# authentication by the target(s), uncomment the following lines:
    node.session.auth.username = ********
    node.session.auth.password = ********

    # To enable CHAP authentication for a discovery session to the target
    # set discovery.sendtargets.auth.authmethod to CHAP. The default is None.
    discovery.sendtargets.auth.authmethod = CHAP

    # To set a discovery session CHAP username and password for the initiator
    # authentication by the target(s), uncomment the following lines:
    discovery.sendtargets.auth.username = ********
    discovery.sendtargets.auth.password = ********

iSCSI Target

There are a number of ways to set up a target. The SCSI Target Framework (STGT/TGT) was the standard before linux 2.6.38. The current standard is the LIO target.

Another well-known implementation was the iSCSI Enterprise Target (IET) and its successor the SCSI Target Subsystem (SCST). IET was a candidate for kernel inclusion too, but LIO was the final choice. LIO (an abbreviation of now is the standard open-source SCSI Target for shared data storage in Linux. It supports all prevalent storage fabrics, including Fibre Channel (QLogic), FCoE, iEEE 1394, iSCSI, iSER (Mellanox InfiniBand), SRP (Mellanox InfiniBand), USB, vHost, etc.

Adding a new target (on the target host)

To add a new iSCSI target edit the /etc/tgt/targets.conf configuration file. This file contains many examples of different configuration options that have been commented out. A basic target may be defined as:

        backing-store /srv/images/iscsi-share.img
        direct-store /dev/sdd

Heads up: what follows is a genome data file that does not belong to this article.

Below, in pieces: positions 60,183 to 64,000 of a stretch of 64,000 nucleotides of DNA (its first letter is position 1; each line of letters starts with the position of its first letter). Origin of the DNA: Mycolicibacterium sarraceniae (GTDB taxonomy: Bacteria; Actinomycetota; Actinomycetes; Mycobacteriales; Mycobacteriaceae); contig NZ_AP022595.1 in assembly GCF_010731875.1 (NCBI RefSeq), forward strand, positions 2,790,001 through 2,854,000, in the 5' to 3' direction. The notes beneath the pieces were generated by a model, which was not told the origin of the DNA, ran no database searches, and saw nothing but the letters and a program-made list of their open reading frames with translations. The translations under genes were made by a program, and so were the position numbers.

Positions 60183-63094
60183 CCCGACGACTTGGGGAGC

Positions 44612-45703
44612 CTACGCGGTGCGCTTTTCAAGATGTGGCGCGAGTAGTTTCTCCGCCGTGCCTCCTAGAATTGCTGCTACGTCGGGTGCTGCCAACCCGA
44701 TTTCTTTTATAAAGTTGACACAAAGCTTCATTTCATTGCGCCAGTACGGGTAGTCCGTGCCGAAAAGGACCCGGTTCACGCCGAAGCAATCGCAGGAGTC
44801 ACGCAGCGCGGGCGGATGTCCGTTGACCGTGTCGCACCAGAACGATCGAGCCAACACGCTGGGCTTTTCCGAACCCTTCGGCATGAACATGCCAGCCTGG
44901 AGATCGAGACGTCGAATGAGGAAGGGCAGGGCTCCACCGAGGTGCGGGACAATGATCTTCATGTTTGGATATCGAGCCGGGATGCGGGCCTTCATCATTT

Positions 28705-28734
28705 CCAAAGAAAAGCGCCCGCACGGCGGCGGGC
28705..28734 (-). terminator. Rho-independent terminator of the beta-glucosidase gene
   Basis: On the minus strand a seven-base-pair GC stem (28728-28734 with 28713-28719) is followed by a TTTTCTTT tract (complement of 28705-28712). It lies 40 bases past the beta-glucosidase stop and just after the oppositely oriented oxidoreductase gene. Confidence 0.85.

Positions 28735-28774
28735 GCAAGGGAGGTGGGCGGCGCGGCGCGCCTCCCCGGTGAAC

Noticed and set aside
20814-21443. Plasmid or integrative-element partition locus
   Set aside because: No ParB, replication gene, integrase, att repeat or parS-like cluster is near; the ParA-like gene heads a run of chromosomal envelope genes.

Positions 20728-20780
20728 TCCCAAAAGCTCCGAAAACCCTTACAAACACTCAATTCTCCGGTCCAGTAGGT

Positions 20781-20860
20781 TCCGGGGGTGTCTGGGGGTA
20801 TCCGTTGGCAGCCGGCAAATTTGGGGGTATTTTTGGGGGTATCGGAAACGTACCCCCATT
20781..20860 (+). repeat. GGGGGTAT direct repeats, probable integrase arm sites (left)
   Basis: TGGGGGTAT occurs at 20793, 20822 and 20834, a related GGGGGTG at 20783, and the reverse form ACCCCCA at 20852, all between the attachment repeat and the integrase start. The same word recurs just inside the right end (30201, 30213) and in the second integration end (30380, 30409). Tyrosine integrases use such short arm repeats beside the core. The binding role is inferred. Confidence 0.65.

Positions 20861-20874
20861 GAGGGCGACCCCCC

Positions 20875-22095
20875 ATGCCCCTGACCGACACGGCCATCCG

This example defines a single target with two LUNs. LUNs are described with either the backing-store or direct-store directives where backing-store refers to either a file or a block device, and direct-store refers to local SCSI devices. Device parameters, such as serial numbers and vendor names, will be passed through to the new iSCSI LUN.

The target service is aptly named tgtd. To start it run:

    # service tgtd start

To stop the tgtd service, run:

    # service tgtd stop

If there are open connections, use:

    # service tgtd force-stop
    Warning Using this command will terminate all target arrays.


Any connected SCSI device is assigned a unique device name. The device name begins with /dev/sd, for example /dev/sdd, /dev/sda. Additionally, each SCSI device has a unique World Wide Identifier (WWID). The identifier can be obtained from the device itself by issuing the inquiry command. On Linux systems you can find the WWIDs in the /dev/disk/by-id/ directory, in which you will find symbolic links whose names contain the WWID and which point to the assigned device name. There are two types of WWIDs, known as 'page 0x83' and 'page 0x80' and any SCSI device has one of these.

For example, a device with a page 0x83 identifier would have:

    scsi-3600508b400105e210000900000490000 -> ../../sda

Or, a device with a page 0x80 identifier would have:

    scsi-SSEAGATE_ST373453LW_3HW1RHM6 -> ../../sda

Red Hat Enterprise Linux automatically maintains the proper mapping from the WWID-based device name to a current /dev/sd name on that system. Applications can use the /dev/disk/by-id/ name to reference the data on the disk, even if the path to the device changes, and even when accessing the device from different systems. This also allows detection and access to plugable devices, say a photocamera. If it is plugged in, the system will sent a inquiry command and will create the proper symbolic link, hence allowing you to access the camera under the same name.

It is possible and feasible to have more than one path to a device, for example to offer a fail-over or fall-back option and/or to increase performance. Such "paths" might be implemented as additional network paths (preferably using their own network card) or over fibre (preferably using their own HBAs) etc. If there are multiple paths from a system to a device, a special kernel-module and associated daemons and other software will use the WWID to detect the paths. A single "pseudo-device" in /dev/mapper/wwid will be created by them, such as /dev/mapper/3600508b400105df70000e00000ac0000, which will give access to the device, regardless which path(s) to it there are in use, as long as at least one of them can be used ('is active').